Laëtitia Maréchal, Julia Fischer, Andrew Forsyth/University of Lincoln
Wildlife tourists often mistake warning of aggression for smiles or kisses, leading to bites and mayhem. How would you fare?
As our very distant cousins, it’s easy to see how monkeys are a lot like humans … even if we did manage to come up with iPhones and get ourselves to the moon. So alike are humans and non-human primates that it’s pretty easy to anthropomorphize and think we know what’s going on in those monkey brains. Like, he’s showing his teeth with an upturned mouth, he must be happy! But this isn’t always the case, and the implications have an impact, as revealed in new research out from the University of Lincoln looking at human perception of facial expressions in Barbary macaques (Macaca sylvanus).
The group of behavioral ecologists and psychologists, led by Laëtitia Maréchal, begin their paper by explaining the "universality hypothesis" that says the basic emotions of anger, disgust, fear, happiness, sadness, and surprise should be expressed in similar ways between humans and nonhuman primates. But such is not the case with macaques – a popular monkey in tourism – and the results can lead to problems. They write:
However, some facial expressions have been shown to differ in meaning between humans and nonhuman primates like macaques. This ambiguity in signalling emotion can lead to an increased risk of aggression and injuries for both humans and animals. This raises serious concerns for activities such as wildlife tourism where humans closely interact with wild animals.
All too often, wildlife tourists mistake warning signs and aggression in macaques as smiles or kisses – which leads to bites of humans and welfare woes for the primates.
"There is a growing interest in wildlife tourism, and in particular primate tourism. People travel to encounter wild animals, many of them attempting to closely interact with monkeys, even though this is often prohibited," Maréchal says. "However, serious concerns have been raised related to the safety of the tourists interacting with wild animals. Indeed, recent reports estimate that monkey bites are the second cause of injury by animals after dogs in South East Asia, and bites are one of the main vectors of disease transmission between humans and animals."
The team worked with three groups of participants – each group with varying degrees of experience with macaques – who were quizzed with photos of the monkey’s facial expressions. In the end, they found that all participants made mistakes confusing aggressive faces with docile, neutral and friendly faces. Not surprisingly, the most experienced group made the least mistakes, but still mistakes were made – experts made 20.2% mistakes in interpreting aggressive facial expressions.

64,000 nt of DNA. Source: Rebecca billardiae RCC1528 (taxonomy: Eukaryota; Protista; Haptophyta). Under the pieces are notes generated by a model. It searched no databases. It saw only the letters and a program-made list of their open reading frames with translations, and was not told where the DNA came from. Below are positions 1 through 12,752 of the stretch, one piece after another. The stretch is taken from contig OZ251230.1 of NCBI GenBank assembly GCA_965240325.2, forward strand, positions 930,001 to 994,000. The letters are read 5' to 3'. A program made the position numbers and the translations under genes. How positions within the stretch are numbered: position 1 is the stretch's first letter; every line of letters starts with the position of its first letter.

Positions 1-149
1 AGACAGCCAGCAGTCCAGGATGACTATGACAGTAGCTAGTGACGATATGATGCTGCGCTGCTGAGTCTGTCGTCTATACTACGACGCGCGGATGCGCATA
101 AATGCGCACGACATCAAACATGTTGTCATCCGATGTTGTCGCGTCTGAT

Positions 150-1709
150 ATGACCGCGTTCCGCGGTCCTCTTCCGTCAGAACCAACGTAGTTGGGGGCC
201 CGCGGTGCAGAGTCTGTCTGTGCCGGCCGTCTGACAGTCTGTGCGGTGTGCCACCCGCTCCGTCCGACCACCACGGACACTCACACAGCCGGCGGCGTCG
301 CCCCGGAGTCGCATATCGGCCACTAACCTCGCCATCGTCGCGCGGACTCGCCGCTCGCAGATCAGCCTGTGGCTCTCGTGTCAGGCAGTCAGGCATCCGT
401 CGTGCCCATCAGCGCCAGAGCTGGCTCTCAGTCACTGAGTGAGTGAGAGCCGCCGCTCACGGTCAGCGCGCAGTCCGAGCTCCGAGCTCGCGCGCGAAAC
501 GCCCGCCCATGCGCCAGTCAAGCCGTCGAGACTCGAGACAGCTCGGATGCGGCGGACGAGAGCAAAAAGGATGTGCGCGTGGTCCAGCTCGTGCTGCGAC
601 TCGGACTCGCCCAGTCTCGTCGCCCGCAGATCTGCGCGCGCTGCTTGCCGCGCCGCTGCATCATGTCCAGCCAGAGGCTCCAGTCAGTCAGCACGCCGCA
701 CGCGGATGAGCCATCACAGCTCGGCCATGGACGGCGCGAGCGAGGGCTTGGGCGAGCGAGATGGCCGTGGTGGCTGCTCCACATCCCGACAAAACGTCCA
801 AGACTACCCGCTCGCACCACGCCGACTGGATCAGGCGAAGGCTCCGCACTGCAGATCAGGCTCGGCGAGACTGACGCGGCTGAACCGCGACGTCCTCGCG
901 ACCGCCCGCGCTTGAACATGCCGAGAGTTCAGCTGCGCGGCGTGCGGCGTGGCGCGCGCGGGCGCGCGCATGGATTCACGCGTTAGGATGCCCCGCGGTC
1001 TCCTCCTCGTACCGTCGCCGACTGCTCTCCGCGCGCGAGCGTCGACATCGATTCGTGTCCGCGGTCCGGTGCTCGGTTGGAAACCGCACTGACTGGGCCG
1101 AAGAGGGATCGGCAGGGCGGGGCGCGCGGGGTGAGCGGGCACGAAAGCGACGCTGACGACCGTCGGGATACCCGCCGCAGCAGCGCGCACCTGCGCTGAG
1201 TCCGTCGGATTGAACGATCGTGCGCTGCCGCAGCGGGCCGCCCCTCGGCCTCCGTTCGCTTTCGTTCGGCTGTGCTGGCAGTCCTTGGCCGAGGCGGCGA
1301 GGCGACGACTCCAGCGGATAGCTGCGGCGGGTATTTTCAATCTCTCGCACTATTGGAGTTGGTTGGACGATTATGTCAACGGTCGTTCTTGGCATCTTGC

"Our findings indicate that people who are inexperienced in macaque behaviour have difficulties in recognising monkey’s emotions, which can lead to dangerous situations where they think the monkeys are happy but instead they are threatening them."
The six various facial expressions are shown above, they represent four basic emotions: Neutral, friendly, aggressive, and distressed. Can you tell which is which? The explanations from the study are below.
Laëtitia Maréchal/Julia Fischer/University of Lincoln
(A and B) Aggressive or threat face: In the first picture (A), the eyebrows are raised, the animal stares intently and the mouth is open showing the teeth. In the second picture (B), the eyebrows are raised, the animal stares intently and the lips are protruded to form a round mouth.
(C and D) Distressed or submissive face: In the first picture (C), the mouth is widely open, and the animal is yawning. Yawing can be related to distress and anxiety in primates. In the second picture (D), the corners of the lips are fully retracted and the upper and lower teeth are shown.
(E) Friendly or affiliative face: In picture (E), the mouth is half open and the lips slightly protruded. This expression involves a chewing movement and clicking or smacking of the tongue and lips.
(F) Neutral face:: In picture (F), the mouth is closed and the overall face is relaxed.
The authors discuss measures to help reduce misinterpreting the monkeys’ moods, like keeping a safe distance between tourists and wild animals, lessons and videos, supervised visits with expert guides. "If we can educate people, and prevent monkey bites, we can not only reduce the risk of disease infection, we can improve on the tourism experience," note the researchers. "These findings are highly relevant to the general public and any professional in wildlife tourism, where wild animals can interact with the general public."
Not to mention highly relevant to the monkeys themselves, because just like us, surely they’d appreciate being better understood … or am I anthropomorphizing again?
Read more here: Experience-based human perception of facial expressions in Barbary macaques